Earlier this year, it was discovered that a common mechanism used to update apps was vulnerable to attack. This depended on their built-in update feature, using Sparkle Update, employing insecure plain HTTP connections to download their updates.
There’s a limited number of ways that updates can be delivered. Those provided by the App Store are, of course, downloaded securely within the App Store app; although this does not guarantee that they are free from malware (as users of some Chinese apps discovered with XcodeGhost), it places the responsibility on Apple to keep the store and its products clear.
When updates are delivered outside of the App Store or equivalent systems for Adobe CC, for example, some vendors simply provide you with a link to their secure website, which then uses HTTPS to deliver the update securely. Here, you rely on connecting to the right website, and HTTPS to ensure that no one has tampered with the update. No commercial vendor of software should now be providing such updates over plain HTTP.
Many apps provided outside of store systems like to make updating even simpler, with a built-in feature to check for updates, download and install them from within the app – and that is most commonly provided using Sparkle Update, an open source project which developers are welcome to use. The snag with it was that it did not require the download to be provided using HTTPS, and sure enough, it was discovered that a lot of apps which used Sparkle’s features did not require download by secure means.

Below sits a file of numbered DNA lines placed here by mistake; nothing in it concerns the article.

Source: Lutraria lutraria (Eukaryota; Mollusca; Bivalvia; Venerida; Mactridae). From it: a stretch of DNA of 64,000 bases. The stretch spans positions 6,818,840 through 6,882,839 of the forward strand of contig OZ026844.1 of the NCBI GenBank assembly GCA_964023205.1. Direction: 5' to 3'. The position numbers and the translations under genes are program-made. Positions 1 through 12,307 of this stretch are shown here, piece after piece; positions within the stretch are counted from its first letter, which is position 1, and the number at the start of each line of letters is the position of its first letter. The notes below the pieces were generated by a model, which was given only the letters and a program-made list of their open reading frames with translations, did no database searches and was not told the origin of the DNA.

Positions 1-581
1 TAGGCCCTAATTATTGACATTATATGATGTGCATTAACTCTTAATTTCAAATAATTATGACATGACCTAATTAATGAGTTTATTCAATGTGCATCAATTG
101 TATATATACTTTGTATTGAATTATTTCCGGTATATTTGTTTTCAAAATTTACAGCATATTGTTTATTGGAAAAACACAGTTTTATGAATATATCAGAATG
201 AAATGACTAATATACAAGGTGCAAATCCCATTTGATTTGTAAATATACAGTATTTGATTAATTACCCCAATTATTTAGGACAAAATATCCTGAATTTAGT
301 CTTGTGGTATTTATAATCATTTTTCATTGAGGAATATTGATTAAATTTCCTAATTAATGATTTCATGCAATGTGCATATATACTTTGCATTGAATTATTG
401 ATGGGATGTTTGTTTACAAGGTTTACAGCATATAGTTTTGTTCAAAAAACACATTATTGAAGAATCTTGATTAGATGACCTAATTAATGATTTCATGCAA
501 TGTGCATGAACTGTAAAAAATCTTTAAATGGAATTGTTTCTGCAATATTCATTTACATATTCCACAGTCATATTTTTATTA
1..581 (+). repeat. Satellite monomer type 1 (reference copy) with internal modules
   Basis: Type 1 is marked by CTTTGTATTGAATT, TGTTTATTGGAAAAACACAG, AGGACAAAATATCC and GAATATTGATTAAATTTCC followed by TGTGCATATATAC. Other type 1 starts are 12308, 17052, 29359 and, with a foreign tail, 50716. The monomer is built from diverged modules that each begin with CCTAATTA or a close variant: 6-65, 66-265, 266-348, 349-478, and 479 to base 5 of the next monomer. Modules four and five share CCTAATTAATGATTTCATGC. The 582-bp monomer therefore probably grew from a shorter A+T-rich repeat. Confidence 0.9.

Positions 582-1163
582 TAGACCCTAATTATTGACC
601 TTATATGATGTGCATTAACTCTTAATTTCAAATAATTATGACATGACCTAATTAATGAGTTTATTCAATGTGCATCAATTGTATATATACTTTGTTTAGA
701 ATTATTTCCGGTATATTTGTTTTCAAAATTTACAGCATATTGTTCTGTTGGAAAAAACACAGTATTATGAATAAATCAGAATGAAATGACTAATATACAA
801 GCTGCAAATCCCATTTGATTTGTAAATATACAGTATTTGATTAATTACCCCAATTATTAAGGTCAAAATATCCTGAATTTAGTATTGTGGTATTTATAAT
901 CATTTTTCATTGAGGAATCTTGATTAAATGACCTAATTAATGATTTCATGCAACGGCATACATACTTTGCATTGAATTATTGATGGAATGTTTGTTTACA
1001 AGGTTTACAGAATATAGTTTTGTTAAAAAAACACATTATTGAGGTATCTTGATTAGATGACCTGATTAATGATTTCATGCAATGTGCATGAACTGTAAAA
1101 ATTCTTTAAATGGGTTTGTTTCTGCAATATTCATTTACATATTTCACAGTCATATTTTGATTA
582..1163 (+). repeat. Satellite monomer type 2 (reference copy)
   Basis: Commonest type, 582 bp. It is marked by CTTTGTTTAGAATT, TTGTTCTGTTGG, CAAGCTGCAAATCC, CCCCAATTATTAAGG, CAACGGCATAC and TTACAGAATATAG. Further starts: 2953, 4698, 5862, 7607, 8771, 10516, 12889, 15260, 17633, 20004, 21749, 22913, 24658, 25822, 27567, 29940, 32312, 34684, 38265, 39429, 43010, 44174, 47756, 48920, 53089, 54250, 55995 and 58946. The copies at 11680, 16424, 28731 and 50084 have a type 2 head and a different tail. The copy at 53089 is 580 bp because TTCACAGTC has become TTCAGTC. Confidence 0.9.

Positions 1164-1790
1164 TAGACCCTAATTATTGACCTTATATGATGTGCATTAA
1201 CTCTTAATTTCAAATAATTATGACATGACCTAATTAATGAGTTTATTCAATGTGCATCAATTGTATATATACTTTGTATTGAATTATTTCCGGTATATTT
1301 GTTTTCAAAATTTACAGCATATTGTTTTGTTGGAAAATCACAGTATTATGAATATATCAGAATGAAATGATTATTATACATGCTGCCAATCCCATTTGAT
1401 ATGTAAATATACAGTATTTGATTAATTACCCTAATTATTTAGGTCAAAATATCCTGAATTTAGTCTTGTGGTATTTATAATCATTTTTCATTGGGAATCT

That was over six months ago. In the period since, all developers who use Sparkle Update should have updated their apps to require secure connections.
When I first wrote about this, it was not easy to determine whether an app which used Sparkle was doing so securely: basically you had to sniff its network packets to see. Thankfully this has now changed, and it is much easier for us to check whether an app has been properly updated to be secure.
One method is to check whether the app includes a Sparkle framework which is version 1.13.1 or later. To do that, select the app in the Finder, and use its contextual menu to Show Package Contents. Then navigate down to Contents/Frameworks, and select the Sparkle.framework item. Get Info for that, and it should report that it is version 1.13.1 or later, preferably 1.14.0 or the latest 1.15.0.
There is a slight catch here, in that the Sparkle project has provided some patches to older versions of Sparkle so that they can still be used, when developers cannot use a more recent version of the framework. These should be exceptions, and extremely rare now.
When you do run an update using the built-in Sparkle updater, you should now see a new ‘secure’ version of the dialog which prompts you to authenticate to install the new version of the app which it has just downloaded for you.
When you are checking through your apps in preparation for upgrading to macOS Sierra, you should pay particular attention to all those which have not been updated this year. If they use Sparkle, they may do so without the security of HTTPS, leaving you vulnerable.